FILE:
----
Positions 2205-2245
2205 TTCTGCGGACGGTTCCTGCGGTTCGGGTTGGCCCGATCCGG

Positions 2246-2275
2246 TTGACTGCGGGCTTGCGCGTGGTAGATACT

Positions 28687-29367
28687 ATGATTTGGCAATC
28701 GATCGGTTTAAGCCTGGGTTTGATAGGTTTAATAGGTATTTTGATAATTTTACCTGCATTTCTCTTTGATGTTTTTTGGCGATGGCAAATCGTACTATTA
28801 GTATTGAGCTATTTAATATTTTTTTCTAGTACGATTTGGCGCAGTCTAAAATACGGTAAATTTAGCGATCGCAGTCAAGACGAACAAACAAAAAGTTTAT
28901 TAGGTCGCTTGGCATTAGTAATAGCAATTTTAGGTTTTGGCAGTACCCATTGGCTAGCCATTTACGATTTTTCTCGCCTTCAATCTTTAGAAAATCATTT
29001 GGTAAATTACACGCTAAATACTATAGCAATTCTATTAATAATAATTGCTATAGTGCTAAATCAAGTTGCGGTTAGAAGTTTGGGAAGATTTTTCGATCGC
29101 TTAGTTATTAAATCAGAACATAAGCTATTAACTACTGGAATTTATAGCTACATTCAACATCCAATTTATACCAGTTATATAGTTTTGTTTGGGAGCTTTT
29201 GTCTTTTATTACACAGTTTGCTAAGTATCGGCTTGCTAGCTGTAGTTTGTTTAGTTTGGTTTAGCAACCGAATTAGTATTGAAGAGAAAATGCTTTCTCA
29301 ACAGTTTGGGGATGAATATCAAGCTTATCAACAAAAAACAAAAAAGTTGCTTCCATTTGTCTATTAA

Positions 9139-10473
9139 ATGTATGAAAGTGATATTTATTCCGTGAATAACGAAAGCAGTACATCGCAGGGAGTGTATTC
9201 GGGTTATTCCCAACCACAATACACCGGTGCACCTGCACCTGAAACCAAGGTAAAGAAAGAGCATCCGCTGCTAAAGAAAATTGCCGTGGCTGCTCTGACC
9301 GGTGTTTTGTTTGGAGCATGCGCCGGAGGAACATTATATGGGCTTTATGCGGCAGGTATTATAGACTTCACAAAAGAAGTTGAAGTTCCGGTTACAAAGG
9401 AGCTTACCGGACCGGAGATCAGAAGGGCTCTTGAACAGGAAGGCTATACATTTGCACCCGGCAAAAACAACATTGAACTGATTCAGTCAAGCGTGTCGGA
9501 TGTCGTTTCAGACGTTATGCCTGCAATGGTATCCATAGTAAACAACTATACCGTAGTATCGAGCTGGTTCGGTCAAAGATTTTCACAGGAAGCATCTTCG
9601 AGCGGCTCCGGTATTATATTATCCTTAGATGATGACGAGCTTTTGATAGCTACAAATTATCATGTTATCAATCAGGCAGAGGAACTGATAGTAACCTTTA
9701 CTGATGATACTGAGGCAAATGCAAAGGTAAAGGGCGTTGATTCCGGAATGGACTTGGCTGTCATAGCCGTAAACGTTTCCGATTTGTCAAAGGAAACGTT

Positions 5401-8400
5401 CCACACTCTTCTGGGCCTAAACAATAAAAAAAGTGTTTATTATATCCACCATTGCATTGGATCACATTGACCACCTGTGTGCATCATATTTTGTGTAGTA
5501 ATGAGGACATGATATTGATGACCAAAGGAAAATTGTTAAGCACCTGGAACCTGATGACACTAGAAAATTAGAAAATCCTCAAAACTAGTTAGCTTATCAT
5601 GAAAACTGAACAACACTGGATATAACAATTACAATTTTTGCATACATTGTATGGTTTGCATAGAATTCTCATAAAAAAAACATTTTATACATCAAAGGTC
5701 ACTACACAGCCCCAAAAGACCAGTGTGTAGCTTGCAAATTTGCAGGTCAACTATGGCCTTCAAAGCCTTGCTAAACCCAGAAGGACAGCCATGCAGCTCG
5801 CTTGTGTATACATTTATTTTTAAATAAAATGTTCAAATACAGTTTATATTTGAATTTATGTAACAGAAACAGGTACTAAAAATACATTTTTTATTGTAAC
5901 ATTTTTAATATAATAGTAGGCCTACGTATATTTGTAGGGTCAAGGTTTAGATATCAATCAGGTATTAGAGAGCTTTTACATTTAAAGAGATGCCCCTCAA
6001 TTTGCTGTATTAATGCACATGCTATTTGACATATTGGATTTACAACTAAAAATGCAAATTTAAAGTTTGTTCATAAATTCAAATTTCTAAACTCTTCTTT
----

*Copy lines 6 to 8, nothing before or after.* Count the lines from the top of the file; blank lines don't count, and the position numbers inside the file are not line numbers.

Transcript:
28687 ATGATTTGGCAATC
28701 GATCGGTTTAAGCCTGGGTTTGATAGGTTTAATAGGTATTTTGATAATTTTACCTGCATTTCTCTTTGATGTTTTTTGGCGATGGCAAATCGTACTATTA
28801 GTATTGAGCTATTTAATATTTTTTTCTAGTACGATTTGGCGCAGTCTAAAATACGGTAAATTTAGCGATCGCAGTCAAGACGAACAAACAAAAAGTTTAT